Prageeth was devastated by Lasantha's death - Sandya | Sunday Observer

Prageeth was devastated by Lasantha's death - Sandya

The white board signed by well-wishers and supporters on January 26, 2015, next to the large photograph  of a thoughtful Prageeth
The white board signed by well-wishers and supporters on January 26, 2015, next to the large photograph of a thoughtful Prageeth

“He was devastated when he heard the news. It really upset him.” Sandya Eknaligoda recalls how her husband reacted to the death of the late editor Lasantha Wickrematunge who was gunned down exactly a year before Prageeth Eknaligoda disappeared and never returned.

January 8, 2009 is one of those days Sandya remembers as clear as a whistle. Her husband, cartoonists and journalist for the website LankaeNews Prageeth, had that worried look on his face.

“Balannako mung karala thiyana wadey (look at what they have done),” he told her.

‘They’ are the Rajapaksas, the family that ruled the country before the current government came into power.

Prageeth


Sandya Eknaligoda

Sandya told the Sunday Observer the incident unnerved her husband. Several months after Wickrematunga’s death, on August 27, 2009 Prageeth was abducted by an unidentified group for the first time and released the next day. On January 24, 2010 he was abducted again and hasn’t come back home since then.

Sandya said that both Prageeth and Wickrematunge were invoved in exposing Rajapaksas’ corruption.

Sandya says that her husband lives through his disappearance, he lives through his work and he lives through her activism till justice is served for her, her family and the people who stand for democracy, but she has given up seeking his body because ‘most probably’ she won’t find it.

When Prageeth left his house on that ill-fated day he was planning to go to a funeral after work before coming home. Since he did not have a white shirt he had worn his son’s new uniform shirt.

“After wearing our son’s shirt he said that our son has grown,” Sandya says. Prageeth was proud that his son has grown as big as him.

“When he left through that door he said he’ll help me with my work from the next day because the election campaigns were coming to an end,” Sandya recalls looking at the very door-way where Prageeth had stood as he said this. She stared blankly at the open door that opened out to their small garden as the morning sun flooded the room. “He never came back,” she said.However, the missing journalist’s presence can be still felt in their humble lodging in Pannipitiya. Prageeth’s photographs and work are hung on the walls, placed on tables and balanced against cupboards.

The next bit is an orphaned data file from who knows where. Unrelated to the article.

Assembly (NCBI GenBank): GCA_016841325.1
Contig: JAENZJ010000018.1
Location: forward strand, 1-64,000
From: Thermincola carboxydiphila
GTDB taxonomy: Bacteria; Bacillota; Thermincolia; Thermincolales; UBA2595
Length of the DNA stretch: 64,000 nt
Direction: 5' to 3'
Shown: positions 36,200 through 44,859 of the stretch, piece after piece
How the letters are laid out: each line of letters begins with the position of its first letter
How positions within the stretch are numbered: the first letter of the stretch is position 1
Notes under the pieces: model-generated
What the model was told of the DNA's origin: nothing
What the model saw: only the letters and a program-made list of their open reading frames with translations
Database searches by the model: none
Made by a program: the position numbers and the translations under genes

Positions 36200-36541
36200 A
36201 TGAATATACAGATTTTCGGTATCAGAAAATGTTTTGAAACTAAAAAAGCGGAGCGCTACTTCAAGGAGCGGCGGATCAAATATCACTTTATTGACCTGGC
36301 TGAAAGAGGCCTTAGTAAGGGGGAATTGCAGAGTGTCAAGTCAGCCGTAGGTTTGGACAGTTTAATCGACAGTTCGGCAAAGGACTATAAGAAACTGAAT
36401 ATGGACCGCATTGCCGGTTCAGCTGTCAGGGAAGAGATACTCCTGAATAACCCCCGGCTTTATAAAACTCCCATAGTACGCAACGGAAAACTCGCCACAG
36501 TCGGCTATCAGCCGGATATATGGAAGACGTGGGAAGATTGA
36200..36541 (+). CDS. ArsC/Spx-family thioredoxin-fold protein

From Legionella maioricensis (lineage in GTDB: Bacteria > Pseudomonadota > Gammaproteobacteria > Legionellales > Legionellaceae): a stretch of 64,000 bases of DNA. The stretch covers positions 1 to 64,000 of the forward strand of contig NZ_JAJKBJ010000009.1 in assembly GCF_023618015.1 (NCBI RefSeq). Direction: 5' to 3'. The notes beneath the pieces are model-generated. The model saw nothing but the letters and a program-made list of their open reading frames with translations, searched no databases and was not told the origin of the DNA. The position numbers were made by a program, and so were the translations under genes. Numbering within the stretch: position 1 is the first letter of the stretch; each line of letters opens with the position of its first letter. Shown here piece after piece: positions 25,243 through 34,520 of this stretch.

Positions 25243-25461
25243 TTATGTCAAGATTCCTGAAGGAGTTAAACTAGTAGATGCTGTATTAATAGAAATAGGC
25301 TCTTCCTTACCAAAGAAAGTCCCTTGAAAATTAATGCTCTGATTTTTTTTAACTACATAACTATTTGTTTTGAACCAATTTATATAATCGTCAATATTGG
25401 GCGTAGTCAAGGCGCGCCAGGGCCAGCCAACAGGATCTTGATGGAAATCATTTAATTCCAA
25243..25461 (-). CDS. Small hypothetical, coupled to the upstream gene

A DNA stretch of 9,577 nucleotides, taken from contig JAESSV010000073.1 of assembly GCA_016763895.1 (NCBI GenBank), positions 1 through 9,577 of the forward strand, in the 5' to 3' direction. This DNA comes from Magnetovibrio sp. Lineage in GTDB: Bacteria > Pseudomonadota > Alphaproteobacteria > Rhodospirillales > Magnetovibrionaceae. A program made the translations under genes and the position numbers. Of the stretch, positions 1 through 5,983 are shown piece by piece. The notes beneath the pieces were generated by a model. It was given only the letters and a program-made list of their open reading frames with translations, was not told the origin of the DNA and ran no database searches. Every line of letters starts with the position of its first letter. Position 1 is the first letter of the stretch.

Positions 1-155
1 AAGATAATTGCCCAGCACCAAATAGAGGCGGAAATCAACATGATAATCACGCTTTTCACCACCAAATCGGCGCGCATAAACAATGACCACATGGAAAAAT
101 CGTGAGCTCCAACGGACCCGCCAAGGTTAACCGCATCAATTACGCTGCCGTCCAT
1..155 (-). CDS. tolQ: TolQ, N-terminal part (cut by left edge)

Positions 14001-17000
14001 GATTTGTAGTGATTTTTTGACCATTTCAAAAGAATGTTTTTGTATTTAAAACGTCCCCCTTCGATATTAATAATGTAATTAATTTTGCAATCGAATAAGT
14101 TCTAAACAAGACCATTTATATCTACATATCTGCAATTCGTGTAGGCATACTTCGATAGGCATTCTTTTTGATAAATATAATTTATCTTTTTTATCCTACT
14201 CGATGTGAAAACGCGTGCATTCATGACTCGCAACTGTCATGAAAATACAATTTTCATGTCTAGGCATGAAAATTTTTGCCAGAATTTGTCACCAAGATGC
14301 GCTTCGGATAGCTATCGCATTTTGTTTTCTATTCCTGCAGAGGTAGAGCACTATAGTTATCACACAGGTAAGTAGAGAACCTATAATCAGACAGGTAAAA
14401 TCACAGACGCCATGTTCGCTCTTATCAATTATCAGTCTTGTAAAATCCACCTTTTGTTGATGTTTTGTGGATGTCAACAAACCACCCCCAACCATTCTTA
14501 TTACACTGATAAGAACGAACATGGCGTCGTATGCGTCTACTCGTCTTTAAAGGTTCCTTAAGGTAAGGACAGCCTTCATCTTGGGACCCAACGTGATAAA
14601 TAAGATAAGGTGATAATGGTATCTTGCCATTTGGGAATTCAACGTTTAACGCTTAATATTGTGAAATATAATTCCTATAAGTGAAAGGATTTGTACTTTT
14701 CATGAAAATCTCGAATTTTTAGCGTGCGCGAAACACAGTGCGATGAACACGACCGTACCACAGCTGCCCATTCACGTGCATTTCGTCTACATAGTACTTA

A white board signed by well-wishers and supporters on January 26, 2015 lies next to a large photograph of a thoughtful Prageeth. “Prageeth - we remember you,” one person had signed.

Sandya’s fight

Ever since her husband disappeared, Sandya has organised over 15 campaigns, appeared in about 150 court hearings, and followed every lead - like the one where Dematagoda Chaminda claimed to have thrown Prageeth’s body into the sea, but to no avail. Apart from that the mother of two young boys has become a target by organised cyber bullies on social media. Sandya has a Facebook page dedicated to her husband and where she is constantly accused of working against ‘war heroes’ or the ‘Rajapaksas’ who rid the country of the LTTE’. “I get scared sometimes. People know where I live. I am being followed all the time. My sons say that they will do something to me too,” Sandya says.

What keeps her from continuing her struggle for justice for the cases of Prageeth, Lasantha and many others who went through similar cases are her family and people who encourage her to keep fighting.Nearly two decades later, the journey to achieving justice is as bleak as it was back then.

Responsibility

“The President and Prime Minister of this country have a responsibility to solve these cases. They are not doing it,” Sandya says.

Her husband’s abduction and Lasantha’s assassination were used during election campaigns to win votes.

However, when the same people came into power the family members of missing or killed persons were brushed aside. To make ends meet, Sandya sells packets of rice or takes up other jobs to support her sons and pay for her degree in Social Sciences at the Open University.

“In our country justice is something we have to fight for. It is not given to us free. I will continue to do that,” Sandya says adding “I know in my heart that even before I breathe my last I will have the strength to get justice for Prageeth.”

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